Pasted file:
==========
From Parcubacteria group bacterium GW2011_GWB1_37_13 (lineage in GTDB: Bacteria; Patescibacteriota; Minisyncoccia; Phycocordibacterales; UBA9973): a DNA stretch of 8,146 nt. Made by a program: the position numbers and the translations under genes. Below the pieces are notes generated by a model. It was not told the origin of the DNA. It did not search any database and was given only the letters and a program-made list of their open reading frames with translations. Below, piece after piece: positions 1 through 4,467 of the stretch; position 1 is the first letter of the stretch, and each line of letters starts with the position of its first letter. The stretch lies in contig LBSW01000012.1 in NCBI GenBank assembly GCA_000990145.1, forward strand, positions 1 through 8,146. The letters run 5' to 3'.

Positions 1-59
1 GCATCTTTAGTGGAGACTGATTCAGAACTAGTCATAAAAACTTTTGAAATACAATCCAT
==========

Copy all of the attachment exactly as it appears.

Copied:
From Parcubacteria group bacterium GW2011_GWB1_37_13 (lineage in GTDB: Bacteria; Patescibacteriota; Minisyncoccia; Phycocordibacterales; UBA9973): a DNA stretch of 8,146 nt. Made by a program: the position numbers and the translations under genes. Below the pieces are notes generated by a model. It was not told the origin of the DNA. It did not search any database and was given only the letters and a program-made list of their open reading frames with translations. Below, piece after piece: positions 1 through 4,467 of the stretch; position 1 is the first letter of the stretch, and each line of letters starts with the position of its first letter. The stretch lies in contig LBSW01000012.1 in NCBI GenBank assembly GCA_000990145.1, forward strand, positions 1 through 8,146. The letters run 5' to 3'.

Positions 1-59
1 GCATCTTTAGTGGAGACTGATTCAGAACTAGTCATAAAAACTTTTGAAATACAATCCAT